New Orleans through the Eyes
of a Lover
A vividly described memoir, My Bayou charts a personal and spiritual transformation along the fabled banks of Bayou Saint John in New Orleans. When Constance Adler moves to New Orleans, she begins what becomes a lasting love affair with the city, and especially the bayou - a living entity and the beating heart of local culture. Rites of passage, celebrations, mysterious accidents, and magic all take place on its banks, leading Adler to a vibrant awareness of the power of being part of a community. That faith is tested in the wake of Hurricane Katrina, and is ultimately proven right, as Bayou Saint John begins to rebuild.
Description: 260 pp., 6.00" x 9.00", Paper
Michigan State University Press
Constance Adler grew up in Longport, New Jersey, "The Pearl of Absecon Island." She attended Atlantic City High School, where she served briefly as president of the Latin Club, a formative role in her youth. She holds a BA in English Literature from Smith College and an MA in Creative Writing from Hollins University. Constance Adler lived in the Northeast for most of her life, before leaving America in 1995 and moving to New Orleans, Louisiana. She hasn’t been the same since. Now she shares a cottage near Bayou Saint John with her dog Lance. A Meyer lemon tree grows just outside her kitchen door, a fig tree in the side yard, and the sweet olive at the front door is doing well.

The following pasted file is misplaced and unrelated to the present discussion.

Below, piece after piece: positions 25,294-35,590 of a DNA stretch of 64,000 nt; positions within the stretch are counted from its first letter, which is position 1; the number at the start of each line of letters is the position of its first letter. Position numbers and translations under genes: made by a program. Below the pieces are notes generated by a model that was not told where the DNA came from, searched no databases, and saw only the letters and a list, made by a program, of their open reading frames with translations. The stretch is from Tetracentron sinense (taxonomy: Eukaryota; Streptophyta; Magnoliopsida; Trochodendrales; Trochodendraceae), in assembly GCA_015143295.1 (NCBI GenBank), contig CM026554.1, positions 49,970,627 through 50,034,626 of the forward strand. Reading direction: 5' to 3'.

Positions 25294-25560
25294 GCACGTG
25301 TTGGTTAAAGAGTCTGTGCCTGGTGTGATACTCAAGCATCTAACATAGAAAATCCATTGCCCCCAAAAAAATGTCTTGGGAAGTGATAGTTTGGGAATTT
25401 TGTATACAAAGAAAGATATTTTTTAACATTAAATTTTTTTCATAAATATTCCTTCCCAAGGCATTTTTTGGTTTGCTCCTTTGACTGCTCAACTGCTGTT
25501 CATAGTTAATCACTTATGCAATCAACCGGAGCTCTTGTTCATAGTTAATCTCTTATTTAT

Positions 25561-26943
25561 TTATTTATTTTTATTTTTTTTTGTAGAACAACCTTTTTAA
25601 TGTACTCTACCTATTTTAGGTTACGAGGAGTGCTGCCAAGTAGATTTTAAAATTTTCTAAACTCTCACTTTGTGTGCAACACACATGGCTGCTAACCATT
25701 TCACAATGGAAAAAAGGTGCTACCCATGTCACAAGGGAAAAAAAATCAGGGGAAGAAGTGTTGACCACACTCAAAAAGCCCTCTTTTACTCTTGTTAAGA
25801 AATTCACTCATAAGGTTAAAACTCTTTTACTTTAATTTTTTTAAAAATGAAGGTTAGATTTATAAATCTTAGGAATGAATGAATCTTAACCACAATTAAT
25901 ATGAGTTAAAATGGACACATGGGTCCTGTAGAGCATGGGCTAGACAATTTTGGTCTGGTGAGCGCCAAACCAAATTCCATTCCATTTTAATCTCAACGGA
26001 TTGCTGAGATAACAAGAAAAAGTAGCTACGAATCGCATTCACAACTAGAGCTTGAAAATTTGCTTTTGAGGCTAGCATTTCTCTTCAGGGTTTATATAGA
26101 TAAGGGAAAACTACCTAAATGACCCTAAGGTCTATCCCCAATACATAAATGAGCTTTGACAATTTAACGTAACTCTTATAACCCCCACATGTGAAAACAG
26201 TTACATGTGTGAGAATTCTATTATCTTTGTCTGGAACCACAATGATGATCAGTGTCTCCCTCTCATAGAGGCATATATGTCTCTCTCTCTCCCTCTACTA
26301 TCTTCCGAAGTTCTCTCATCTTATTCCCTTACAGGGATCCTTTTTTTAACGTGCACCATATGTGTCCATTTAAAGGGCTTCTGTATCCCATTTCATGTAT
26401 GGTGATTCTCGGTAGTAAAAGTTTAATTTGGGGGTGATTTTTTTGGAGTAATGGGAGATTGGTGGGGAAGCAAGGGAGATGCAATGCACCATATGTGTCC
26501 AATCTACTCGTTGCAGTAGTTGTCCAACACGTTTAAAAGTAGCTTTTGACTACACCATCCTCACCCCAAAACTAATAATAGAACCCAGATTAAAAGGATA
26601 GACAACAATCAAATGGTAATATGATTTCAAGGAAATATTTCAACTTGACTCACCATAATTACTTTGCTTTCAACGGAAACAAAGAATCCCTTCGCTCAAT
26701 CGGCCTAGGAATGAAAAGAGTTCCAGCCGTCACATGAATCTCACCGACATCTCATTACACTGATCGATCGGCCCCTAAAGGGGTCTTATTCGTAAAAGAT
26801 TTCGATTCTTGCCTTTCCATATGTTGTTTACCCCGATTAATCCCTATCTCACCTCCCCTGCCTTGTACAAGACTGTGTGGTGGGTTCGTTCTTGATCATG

Adler has made her way in the world as a magazine journalist. Her articles have appeared in Spy Magazine, Utne Reader, Self, Cable Guide, Baltimore Magazine, Philadelphia Magazine, and Oxford American, among others. In 1985 she wrote about the James Joyce Society, a convention of Joyce scholars in Philadelphia, where she drank more whiskey than was wise for a woman of her limited tolerance. Still she made her deadline. For another story she stayed up all night with the cleaning staff in a large Baltimore office building to document the nocturnal world of the "invisible" people who look into our trash and see us with a startling intimacy. Her first story for Gambit Weekly in New Orleans examined the nature of confession. For two weeks she sat in Jackson Square under a sign that read, "Confessions Heard Here," and then reported on whatever came next. Adler covered the 2000 Census from the inside by getting a job as a Census Bureau "enumerator." While Adler was counting the people, a dog bit her. The editor made her story the cover that week, so she felt a lot better.
The Louisiana Press Association honored her profile of Mardi Gras float designer Henri Schindler and his two Pekinese dogs with a First Place Award in Feature Writing. An excerpt from My Bayou received an Honorable Mention in the University of New Orleans Fall Creative Nonfiction Contest.
Adler also teaches a creative writing workshop of her own design called the Bayou Writing Workshop, which consists of small manuscript groups for students working in any genre. She almost feels guilty getting paid for this work because it’s so much fun.
From time to time, she posts on her blog Emily Every Day, which is a written meditation on the poems of Emily Dickinson. She began the blog with the sincere plan to write every day, hence the title. She kept up that daily output for quite some time. Then the blog became something more like "Emily Every Other Day." Then "Emily Once a Month." Now it’s pretty much "Emily As Often as Possible." Still, it’s all there for anyone who loves Emily.
My Bayou is Constance Adler’s first book but not her last. She is writing a novel, Magician’s Eyes, and a collection of creative nonfiction stories, titled I've Enjoyed My Stay: Works on Paper.